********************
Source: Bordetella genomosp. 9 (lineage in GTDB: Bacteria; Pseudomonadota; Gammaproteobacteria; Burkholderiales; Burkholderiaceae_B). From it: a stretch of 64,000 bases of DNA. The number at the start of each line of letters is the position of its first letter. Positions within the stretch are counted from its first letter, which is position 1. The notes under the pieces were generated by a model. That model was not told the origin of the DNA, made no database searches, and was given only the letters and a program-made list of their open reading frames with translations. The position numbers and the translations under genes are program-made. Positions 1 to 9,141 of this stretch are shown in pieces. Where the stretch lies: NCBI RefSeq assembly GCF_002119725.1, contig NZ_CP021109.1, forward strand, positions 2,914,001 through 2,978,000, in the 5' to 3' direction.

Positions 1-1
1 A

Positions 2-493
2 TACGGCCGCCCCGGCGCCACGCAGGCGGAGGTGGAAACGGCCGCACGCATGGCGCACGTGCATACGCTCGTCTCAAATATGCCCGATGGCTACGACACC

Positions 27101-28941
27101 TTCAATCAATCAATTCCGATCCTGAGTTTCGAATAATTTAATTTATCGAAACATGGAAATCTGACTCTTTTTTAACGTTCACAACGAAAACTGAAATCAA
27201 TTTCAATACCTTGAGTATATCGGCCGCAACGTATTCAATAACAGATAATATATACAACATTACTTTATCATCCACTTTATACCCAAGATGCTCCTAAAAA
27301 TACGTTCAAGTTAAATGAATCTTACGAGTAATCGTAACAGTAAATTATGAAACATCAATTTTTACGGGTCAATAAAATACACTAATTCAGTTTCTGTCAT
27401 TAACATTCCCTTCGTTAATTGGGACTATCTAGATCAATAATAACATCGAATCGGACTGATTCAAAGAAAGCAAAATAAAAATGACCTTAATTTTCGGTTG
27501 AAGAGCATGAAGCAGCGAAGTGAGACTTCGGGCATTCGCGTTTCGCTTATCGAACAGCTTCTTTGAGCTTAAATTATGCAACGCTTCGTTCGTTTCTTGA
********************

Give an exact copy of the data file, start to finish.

Source: Bordetella genomosp. 9 (lineage in GTDB: Bacteria; Pseudomonadota; Gammaproteobacteria; Burkholderiales; Burkholderiaceae_B). From it: a stretch of 64,000 bases of DNA. The number at the start of each line of letters is the position of its first letter. Positions within the stretch are counted from its first letter, which is position 1. The notes under the pieces were generated by a model. That model was not told the origin of the DNA, made no database searches, and was given only the letters and a program-made list of their open reading frames with translations. The position numbers and the translations under genes are program-made. Positions 1 to 9,141 of this stretch are shown in pieces. Where the stretch lies: NCBI RefSeq assembly GCF_002119725.1, contig NZ_CP021109.1, forward strand, positions 2,914,001 through 2,978,000, in the 5' to 3' direction.

Positions 1-1
1 A

Positions 2-493
2 TACGGCCGCCCCGGCGCCACGCAGGCGGAGGTGGAAACGGCCGCACGCATGGCGCACGTGCATACGCTCGTCTCAAATATGCCCGATGGCTACGACACC

Positions 27101-28941
27101 TTCAATCAATCAATTCCGATCCTGAGTTTCGAATAATTTAATTTATCGAAACATGGAAATCTGACTCTTTTTTAACGTTCACAACGAAAACTGAAATCAA
27201 TTTCAATACCTTGAGTATATCGGCCGCAACGTATTCAATAACAGATAATATATACAACATTACTTTATCATCCACTTTATACCCAAGATGCTCCTAAAAA
27301 TACGTTCAAGTTAAATGAATCTTACGAGTAATCGTAACAGTAAATTATGAAACATCAATTTTTACGGGTCAATAAAATACACTAATTCAGTTTCTGTCAT
27401 TAACATTCCCTTCGTTAATTGGGACTATCTAGATCAATAATAACATCGAATCGGACTGATTCAAAGAAAGCAAAATAAAAATGACCTTAATTTTCGGTTG
27501 AAGAGCATGAAGCAGCGAAGTGAGACTTCGGGCATTCGCGTTTCGCTTATCGAACAGCTTCTTTGAGCTTAAATTATGCAACGCTTCGTTCGTTTCTTGA